2nd International KEYSTONE Conference

IKC 2016

Cluj-Napoca Romania, 8-9 September 2016


Time Sept 8
9.00-10.30 Session I
10.30-10:50 Coffee Break
10.50-12.40 Session II
- Lunch
14.00-15.30 Session III
15:30-16.00 Coffee Break
16.00-17.30 Session IV
Time Sept 9
9.00-10.30 Session V
10.30-11:00 Coffee Break
11.00-12.30 Session VI
- Lunch
14.00-15.30 Session VII
15:30-16.00 Coffee Break
16.00-17.30 Session VIII

Session I

9.00 - 9.30 Welcome / Presentation

Chair: Andrea Calì
9.30 - 10.30 Invited Talk:
Can existing Semantic Web technologies support Semantic Search and Knowledge Discovery?
Maria-Esther Vidal (Computer Science department of the University of Bonn, Germany)
Abstract: Over the last decade, Semantic Web initiatives have encouraged the publication of a large number of publicly available data sources using the Resource Description Framework (RDF) data model. Semantic Web technologies such as federated query engines and ontology-based tools have become building blocks for a wide range of multidisciplinary applications that not only require to access RDF data, but also to reason based on the meaning of this data. In this talk, I will describe exemplar Semantic Web technologies and our work on query processing and data discovery tools; further, the role that these tools play on semantic search and knowledge discovery will be discussed. On the query processing side, adaptive and flexible query engines able to adjust execution schedulers to current conditions of the data sources will be described. The behavior of these query processing techniques will be illustrated in real-world RDF data sources and state-of-the-art benchmarks. At the level of knowledge discovery, graph partitioning techniques that exploit the meaning of the data will be presented with a focus on knowledge discovery methods that rely on the output produced by these graph partitioning tools to identify hidden associations among entities in a knowledge graph. The quality of these techniques will be illustrated in the Biomedical domain, where unknown associations between drugs and genes have been discovered. Finally, I will discuss the role of query processing and knowledge discovery techniques in semantic search problems, and the issues that remain open that need to be addressed to provide efficient and effective solutions to these problems.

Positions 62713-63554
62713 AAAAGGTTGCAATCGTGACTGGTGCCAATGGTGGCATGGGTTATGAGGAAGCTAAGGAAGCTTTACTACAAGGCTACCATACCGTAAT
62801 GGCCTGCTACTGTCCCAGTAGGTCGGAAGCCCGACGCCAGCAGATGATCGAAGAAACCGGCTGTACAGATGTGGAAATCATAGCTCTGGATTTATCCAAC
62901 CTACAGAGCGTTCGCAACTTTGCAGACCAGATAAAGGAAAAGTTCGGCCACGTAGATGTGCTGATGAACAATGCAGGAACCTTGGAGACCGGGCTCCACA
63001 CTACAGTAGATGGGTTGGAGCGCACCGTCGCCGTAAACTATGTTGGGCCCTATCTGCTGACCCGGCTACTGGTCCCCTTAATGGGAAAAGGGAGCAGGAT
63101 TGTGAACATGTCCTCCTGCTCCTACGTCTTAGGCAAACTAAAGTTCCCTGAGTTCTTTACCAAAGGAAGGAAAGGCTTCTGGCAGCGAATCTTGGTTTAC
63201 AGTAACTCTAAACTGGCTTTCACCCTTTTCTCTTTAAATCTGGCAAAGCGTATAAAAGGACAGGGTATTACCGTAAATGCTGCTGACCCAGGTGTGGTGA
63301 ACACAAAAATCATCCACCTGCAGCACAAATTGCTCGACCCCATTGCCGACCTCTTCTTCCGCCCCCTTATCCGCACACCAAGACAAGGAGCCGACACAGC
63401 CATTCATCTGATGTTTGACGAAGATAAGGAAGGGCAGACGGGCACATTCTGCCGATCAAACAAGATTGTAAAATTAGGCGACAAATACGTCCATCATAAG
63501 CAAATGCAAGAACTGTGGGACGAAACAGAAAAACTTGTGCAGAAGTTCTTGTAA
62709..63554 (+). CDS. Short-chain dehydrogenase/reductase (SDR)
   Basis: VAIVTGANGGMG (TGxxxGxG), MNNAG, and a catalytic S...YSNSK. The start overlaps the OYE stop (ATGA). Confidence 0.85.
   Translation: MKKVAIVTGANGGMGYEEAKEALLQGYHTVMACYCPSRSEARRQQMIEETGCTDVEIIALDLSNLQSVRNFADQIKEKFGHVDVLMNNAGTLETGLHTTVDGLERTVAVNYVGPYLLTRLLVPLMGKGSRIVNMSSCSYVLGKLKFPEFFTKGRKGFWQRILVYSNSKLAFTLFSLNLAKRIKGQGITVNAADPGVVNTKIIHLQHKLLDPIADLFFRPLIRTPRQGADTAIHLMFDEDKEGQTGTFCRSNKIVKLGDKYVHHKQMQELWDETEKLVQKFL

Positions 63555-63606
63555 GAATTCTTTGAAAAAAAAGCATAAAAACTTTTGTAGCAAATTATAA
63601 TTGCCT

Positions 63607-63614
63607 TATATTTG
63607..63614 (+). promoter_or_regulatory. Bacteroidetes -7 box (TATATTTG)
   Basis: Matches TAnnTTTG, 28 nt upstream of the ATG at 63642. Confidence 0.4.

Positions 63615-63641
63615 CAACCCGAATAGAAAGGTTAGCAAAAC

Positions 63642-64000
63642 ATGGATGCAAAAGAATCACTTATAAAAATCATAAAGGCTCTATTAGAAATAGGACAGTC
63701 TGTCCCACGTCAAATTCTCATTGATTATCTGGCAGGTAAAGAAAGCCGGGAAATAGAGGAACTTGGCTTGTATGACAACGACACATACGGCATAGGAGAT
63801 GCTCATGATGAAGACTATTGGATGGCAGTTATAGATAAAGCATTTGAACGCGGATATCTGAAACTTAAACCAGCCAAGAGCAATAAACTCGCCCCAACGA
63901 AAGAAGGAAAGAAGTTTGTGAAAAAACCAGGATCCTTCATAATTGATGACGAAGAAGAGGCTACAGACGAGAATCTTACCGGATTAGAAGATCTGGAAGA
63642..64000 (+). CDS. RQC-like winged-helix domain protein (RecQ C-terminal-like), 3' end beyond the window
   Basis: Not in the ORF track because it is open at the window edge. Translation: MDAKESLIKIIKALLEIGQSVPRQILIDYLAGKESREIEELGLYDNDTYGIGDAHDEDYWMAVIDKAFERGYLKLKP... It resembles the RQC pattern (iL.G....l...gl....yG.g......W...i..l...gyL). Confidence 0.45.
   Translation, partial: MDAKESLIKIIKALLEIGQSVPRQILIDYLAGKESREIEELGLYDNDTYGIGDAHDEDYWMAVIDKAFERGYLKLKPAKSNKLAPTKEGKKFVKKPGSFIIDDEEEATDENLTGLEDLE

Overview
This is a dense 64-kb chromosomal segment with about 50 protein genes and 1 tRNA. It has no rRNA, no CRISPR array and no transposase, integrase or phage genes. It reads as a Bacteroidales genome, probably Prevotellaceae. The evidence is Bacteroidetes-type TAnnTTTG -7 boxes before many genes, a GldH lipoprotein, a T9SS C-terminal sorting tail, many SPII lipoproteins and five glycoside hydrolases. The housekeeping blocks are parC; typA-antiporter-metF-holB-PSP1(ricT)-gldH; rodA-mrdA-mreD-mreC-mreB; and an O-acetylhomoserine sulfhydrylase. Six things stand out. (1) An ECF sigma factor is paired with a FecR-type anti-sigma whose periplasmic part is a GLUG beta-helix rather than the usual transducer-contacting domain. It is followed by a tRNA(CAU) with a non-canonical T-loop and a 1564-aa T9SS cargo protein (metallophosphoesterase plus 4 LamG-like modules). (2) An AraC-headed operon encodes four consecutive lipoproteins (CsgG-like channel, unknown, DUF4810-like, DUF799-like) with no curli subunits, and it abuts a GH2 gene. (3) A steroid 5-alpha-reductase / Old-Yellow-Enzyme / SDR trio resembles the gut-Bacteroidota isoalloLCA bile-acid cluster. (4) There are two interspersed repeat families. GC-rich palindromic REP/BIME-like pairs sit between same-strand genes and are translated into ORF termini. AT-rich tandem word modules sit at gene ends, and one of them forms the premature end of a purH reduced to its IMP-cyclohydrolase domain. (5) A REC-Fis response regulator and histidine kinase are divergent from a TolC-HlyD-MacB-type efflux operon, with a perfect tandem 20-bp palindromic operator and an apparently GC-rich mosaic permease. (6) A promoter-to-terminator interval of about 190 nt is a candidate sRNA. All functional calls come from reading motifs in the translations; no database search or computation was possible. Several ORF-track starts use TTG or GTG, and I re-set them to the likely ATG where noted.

Session II: Information Extraction and Retrieval

10.50 - 12.40
Chair: Julian Szymanski

Colin Layfield, Joel Azzopardi and Chris Staff. Experiments with Document Retrieval from Small Text Collections using Latent Semantic Analysis or Term Similarity with Query Coordination and Automatic Relevance Feedback.
Philipp Ludwig, Marcus Thiel and Andreas Nürnberger. Unsupervised Extraction of Conceptual Keyphrases from Abstracts.
Joel Azzopardi, Fabio Benedetti, Francesco Guerra and Mihai Lupu. Back to the sketch-board: Integrating keyword search, semantics, and information retrieval.
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Laura Po, Federica Rollo and Raquel Trillo Lado. Topic detection in multi-channel Italian newspapers
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Serwah Sabetghadam, Mihai Lupu and Andreas Rauber. Random Walks Analysis on Graph Modelled Multimodal Collections
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Session III

14.00 - 15.30
Chair: Andrea Calì

Taming Large Answers to Keyword Queries
Dan Olteanu (University of Oxford, UK)
Abstract: Despite their wide adoption in industry, structured databases still pose difficulties to a large base of their users who are not familiar with database query languages and complex schemas. A flurry of efforts in academia and industry aim at bridging this gap by supporting simple keyword queries much in spirit with access methods for unstructured web data. Keyword queries tend however to be less precise than SQL queries written by experts and as a consequence the sheer amount of their answers may easily overwhelm the users.